Yeah, so it's like okay, my, I had. I lost a friend over it. A friend who was a teacher used to come and hang around at my house almost every day and when I decided not to send Kirby to school, she said that's very selfish of you to keep him home, but she was. She was. She taught at the school for the deaf. She taught sign language to mostly kids who were deaf and had other problems, and she was deaf and other special needs. So that's a very focused and niche job and she worked in for the state school for the deaf and then she worked at a local preschool in Albuquerque for those kids, so they didn't have to live in Santa Fe and she would try to teach the parents sign language and much stuff like that too. It's like okay, I taught in schools.

I know the arguments, for if all the kids go here, there'll be more inclusion, there'll be more variety. I know all of that, but I'm not going to sacrifice my kids to the slight possibility that the school will shut up. You know they won't. It's like my mother in law saying doesn't he read yet? So those things went together. For me it's like I'm sorry, barb, you I didn't, don't come around anymore, because I'm not going to sacrifice my child's happiness for your occasional comfort. I wasn't mean to her about and I didn't even say all that to her, I just let her go.

And she was Holly's godmother and she sewed a lot and used to make Holly costumes for our medieval studies club. And then she quit. She never, you know, she just quit. She got really angry with me. We can still be in the same place if we're at a party or whatever, or sometimes I go to her house to see something, do something. We're fine because we don't talk about how well unschooling went for our family and that's just it's. We politely don't talk about it. She was wrong, I was right, but she never had kids either. So, oh, there's some disconnect. Yeah, there are some things I knew that she couldn't know. Yeah, and that's fine, but I did. I've lost some friends, I've irritated some relatives, I've mystified some neighbors.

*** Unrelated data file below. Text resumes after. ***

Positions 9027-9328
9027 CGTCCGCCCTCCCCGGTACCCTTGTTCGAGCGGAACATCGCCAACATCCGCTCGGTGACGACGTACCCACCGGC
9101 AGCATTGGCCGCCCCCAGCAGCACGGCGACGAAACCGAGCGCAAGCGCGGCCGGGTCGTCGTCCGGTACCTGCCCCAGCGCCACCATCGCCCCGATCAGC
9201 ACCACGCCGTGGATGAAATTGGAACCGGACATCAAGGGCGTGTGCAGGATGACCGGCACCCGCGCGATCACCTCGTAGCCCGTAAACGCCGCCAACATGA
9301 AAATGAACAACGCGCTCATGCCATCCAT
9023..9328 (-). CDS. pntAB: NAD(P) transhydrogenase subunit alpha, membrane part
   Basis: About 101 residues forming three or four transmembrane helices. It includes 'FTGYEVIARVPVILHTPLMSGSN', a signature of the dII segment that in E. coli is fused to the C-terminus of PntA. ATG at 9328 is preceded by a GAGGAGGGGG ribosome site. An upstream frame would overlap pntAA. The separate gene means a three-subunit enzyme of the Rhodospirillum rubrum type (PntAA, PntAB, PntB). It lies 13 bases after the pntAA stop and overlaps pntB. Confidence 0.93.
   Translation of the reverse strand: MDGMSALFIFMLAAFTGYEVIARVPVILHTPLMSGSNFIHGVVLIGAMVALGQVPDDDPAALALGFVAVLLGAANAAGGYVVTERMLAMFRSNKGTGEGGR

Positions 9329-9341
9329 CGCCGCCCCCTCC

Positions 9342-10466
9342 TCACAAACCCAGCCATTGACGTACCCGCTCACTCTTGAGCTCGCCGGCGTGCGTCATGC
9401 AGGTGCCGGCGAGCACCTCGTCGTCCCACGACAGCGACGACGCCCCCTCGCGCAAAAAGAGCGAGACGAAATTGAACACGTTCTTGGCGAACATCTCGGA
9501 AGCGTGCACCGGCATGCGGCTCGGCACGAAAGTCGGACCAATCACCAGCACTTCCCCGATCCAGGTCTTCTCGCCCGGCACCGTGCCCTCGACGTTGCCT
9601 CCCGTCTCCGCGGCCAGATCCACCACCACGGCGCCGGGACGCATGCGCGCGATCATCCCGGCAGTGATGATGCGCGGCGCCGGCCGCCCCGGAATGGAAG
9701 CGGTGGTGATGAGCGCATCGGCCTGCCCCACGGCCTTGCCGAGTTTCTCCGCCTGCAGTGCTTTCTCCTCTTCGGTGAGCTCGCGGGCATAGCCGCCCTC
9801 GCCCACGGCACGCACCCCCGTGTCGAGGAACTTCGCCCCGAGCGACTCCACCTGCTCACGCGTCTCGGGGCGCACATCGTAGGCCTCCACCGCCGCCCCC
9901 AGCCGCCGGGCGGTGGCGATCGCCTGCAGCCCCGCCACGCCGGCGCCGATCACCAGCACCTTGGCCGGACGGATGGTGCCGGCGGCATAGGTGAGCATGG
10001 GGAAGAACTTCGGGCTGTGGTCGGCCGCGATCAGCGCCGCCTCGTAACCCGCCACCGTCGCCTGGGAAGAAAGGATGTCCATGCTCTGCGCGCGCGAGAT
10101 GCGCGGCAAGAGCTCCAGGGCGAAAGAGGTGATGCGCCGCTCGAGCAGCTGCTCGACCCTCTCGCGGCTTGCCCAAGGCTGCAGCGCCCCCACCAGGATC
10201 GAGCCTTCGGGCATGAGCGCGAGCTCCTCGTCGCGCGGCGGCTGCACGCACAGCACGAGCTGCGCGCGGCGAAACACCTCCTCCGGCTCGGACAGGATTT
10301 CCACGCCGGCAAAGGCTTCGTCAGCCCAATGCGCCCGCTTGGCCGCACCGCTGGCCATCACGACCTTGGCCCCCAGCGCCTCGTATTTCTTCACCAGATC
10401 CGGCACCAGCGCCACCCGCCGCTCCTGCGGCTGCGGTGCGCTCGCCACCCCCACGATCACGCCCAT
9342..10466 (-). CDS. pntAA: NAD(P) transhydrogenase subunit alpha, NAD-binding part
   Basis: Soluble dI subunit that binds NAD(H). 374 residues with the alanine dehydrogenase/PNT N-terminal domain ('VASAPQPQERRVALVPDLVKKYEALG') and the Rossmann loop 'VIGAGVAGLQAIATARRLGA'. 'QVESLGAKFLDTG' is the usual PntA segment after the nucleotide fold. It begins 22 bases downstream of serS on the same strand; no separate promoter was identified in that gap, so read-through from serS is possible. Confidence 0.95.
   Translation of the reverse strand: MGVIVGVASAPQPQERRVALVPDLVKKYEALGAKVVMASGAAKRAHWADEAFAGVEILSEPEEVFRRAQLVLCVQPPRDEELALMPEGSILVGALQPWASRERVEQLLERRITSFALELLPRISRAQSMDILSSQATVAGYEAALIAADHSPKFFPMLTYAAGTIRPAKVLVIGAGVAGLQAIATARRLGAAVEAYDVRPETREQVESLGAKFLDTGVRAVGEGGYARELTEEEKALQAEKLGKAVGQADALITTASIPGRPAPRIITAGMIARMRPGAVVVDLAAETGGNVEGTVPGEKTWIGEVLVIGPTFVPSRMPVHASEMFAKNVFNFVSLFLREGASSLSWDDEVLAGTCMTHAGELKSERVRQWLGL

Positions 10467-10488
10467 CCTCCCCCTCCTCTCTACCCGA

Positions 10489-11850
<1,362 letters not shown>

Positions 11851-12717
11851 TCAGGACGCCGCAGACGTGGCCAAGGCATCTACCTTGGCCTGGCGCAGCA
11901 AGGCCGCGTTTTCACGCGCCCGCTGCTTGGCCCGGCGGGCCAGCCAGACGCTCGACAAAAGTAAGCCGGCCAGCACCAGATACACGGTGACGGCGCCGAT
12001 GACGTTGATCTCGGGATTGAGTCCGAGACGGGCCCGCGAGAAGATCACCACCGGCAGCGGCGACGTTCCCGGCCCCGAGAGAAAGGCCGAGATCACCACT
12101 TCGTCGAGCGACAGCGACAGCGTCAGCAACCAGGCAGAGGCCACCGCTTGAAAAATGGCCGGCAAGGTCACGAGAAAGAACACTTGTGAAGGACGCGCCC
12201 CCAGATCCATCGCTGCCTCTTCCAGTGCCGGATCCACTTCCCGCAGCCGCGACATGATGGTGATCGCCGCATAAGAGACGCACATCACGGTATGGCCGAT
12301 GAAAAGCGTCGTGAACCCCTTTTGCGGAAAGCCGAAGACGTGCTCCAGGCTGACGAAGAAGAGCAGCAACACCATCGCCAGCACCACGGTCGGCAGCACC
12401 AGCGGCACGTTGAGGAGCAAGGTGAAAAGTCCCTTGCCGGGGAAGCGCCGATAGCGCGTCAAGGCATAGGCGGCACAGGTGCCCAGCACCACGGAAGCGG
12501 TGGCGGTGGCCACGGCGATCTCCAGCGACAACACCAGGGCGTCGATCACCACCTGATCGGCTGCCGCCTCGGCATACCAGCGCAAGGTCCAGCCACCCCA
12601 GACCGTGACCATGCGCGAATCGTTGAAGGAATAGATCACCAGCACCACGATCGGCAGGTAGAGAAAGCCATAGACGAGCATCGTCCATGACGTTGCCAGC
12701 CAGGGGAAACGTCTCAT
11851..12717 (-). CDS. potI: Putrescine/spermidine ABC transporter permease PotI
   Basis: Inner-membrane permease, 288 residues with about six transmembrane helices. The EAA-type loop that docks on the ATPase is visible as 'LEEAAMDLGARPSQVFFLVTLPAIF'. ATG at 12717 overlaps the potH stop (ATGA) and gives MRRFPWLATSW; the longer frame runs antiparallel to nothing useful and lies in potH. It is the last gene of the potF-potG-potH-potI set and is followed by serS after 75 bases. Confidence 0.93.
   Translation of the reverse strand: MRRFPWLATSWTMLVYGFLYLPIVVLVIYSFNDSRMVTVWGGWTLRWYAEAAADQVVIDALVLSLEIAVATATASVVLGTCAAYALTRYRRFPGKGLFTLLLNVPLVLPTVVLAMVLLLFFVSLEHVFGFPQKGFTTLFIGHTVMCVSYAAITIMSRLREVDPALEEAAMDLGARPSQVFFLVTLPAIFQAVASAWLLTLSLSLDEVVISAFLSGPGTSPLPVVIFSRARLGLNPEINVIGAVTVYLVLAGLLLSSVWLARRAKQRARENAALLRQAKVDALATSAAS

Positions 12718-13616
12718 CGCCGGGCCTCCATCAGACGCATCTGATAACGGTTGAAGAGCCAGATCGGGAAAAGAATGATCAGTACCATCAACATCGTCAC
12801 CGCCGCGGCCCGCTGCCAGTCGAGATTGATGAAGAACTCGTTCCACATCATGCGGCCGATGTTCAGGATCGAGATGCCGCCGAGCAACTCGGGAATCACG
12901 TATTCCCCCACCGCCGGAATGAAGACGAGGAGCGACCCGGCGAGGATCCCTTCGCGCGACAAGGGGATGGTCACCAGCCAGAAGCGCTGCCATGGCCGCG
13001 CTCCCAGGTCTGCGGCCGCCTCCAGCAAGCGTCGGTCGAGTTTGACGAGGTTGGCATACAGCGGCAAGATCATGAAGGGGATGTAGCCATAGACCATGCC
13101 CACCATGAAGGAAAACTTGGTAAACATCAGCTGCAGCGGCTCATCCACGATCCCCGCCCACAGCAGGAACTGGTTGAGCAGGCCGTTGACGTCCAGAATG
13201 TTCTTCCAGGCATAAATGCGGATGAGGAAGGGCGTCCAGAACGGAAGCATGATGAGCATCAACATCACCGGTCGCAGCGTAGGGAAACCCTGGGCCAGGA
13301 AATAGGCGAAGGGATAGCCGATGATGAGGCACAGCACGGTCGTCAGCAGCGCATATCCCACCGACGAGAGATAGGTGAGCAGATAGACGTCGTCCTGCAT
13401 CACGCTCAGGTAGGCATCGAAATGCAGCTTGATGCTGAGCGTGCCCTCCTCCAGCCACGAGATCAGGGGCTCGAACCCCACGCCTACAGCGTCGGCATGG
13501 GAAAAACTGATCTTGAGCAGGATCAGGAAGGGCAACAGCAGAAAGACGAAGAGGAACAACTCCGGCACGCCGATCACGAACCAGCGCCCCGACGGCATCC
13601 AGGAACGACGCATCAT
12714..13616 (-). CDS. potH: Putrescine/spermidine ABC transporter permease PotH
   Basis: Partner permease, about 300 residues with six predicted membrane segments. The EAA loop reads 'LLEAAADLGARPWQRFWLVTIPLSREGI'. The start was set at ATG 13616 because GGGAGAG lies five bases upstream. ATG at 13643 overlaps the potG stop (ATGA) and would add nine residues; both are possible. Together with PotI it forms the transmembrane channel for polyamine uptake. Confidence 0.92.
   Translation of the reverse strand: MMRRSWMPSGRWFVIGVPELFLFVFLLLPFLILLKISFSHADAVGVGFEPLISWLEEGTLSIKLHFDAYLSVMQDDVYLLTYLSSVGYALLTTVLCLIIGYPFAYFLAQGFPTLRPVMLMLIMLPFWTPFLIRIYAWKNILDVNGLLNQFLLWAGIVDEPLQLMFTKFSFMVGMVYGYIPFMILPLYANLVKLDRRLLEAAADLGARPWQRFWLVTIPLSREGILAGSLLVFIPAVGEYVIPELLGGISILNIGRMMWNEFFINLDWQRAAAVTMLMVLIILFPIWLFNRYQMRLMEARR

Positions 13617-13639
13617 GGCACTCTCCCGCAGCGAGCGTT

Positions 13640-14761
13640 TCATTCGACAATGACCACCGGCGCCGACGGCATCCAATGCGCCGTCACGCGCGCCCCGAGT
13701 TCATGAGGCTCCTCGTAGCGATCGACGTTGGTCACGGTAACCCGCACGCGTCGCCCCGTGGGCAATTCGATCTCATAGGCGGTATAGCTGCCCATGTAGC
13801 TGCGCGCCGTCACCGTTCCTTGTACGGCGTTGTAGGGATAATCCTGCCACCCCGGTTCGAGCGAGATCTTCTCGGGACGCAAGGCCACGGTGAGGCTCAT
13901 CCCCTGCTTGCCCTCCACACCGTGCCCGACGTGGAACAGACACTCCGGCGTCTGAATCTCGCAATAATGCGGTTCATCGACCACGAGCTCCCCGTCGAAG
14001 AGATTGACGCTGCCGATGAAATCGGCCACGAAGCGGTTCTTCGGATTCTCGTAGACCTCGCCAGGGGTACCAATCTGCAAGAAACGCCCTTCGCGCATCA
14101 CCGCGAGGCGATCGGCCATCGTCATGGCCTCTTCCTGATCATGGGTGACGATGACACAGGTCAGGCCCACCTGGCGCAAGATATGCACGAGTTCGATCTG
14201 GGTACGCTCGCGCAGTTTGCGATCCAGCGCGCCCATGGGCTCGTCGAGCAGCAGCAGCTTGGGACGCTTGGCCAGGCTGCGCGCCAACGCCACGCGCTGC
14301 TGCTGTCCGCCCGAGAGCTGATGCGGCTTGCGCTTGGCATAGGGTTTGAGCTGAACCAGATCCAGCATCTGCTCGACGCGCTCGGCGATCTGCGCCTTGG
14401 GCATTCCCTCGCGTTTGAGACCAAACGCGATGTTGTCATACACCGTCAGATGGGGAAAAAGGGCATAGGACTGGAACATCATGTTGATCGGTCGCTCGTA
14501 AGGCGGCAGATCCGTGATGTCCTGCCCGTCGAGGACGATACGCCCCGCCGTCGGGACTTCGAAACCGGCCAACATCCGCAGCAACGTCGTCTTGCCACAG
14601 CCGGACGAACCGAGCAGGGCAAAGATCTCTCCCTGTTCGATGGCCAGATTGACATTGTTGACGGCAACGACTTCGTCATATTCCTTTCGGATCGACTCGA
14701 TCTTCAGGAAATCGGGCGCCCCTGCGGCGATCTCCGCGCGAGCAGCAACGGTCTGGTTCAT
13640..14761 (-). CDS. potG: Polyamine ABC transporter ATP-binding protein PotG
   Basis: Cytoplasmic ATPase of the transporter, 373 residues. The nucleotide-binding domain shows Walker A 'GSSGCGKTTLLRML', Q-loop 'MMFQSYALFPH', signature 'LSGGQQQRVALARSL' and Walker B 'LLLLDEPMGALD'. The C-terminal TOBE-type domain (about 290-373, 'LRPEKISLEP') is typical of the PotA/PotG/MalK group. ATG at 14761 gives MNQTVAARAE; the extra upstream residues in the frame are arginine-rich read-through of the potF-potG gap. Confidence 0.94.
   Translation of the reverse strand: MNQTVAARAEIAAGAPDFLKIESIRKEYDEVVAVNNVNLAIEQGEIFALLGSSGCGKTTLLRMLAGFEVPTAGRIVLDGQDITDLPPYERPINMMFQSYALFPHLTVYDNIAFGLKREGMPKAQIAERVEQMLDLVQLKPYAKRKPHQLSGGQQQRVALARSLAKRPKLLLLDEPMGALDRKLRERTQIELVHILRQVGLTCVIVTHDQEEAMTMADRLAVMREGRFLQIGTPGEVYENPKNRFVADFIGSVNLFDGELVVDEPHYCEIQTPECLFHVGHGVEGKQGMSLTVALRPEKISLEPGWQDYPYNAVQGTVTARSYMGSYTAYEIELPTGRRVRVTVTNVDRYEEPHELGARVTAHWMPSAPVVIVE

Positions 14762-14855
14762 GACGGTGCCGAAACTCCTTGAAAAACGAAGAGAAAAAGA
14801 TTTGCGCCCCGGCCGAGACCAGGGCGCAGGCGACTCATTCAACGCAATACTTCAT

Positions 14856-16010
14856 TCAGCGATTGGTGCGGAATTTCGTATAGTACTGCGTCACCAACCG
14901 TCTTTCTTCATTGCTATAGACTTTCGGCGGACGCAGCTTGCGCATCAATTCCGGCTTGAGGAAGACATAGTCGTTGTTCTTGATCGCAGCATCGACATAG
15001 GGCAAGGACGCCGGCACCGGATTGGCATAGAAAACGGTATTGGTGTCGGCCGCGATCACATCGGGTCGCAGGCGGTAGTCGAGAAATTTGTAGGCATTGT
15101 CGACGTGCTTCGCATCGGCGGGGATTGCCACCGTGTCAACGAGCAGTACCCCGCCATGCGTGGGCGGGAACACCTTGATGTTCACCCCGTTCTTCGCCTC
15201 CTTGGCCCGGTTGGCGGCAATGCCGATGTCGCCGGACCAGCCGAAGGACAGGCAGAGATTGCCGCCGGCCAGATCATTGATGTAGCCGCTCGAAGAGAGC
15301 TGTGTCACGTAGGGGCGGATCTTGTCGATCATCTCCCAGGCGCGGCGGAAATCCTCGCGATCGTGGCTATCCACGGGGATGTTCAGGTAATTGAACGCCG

0:54:41 - Jesper Conrad
I love that. Oh, we have mystified some neighbors in our A lot of neighbors oh my goodness.

0:54:50 - Cecilie Conrad
I think we also lost a lot of friends, but not in open conflict, no more like. Obviously we no longer have any friends who are school teachers.

0:55:01 - Jesper Conrad
I have one.

0:55:02 - Sandra Dodd
Well, you have one, I have a couple, and then they used to tell people to cut, like if they had kids who are not doing well in school and we're not getting well in school, they would slip the parents my phone number or my address, you know, yeah, yeah, that was nice, as life involves the group of people we hang out with changes we have.

0:55:23 - Cecilie Conrad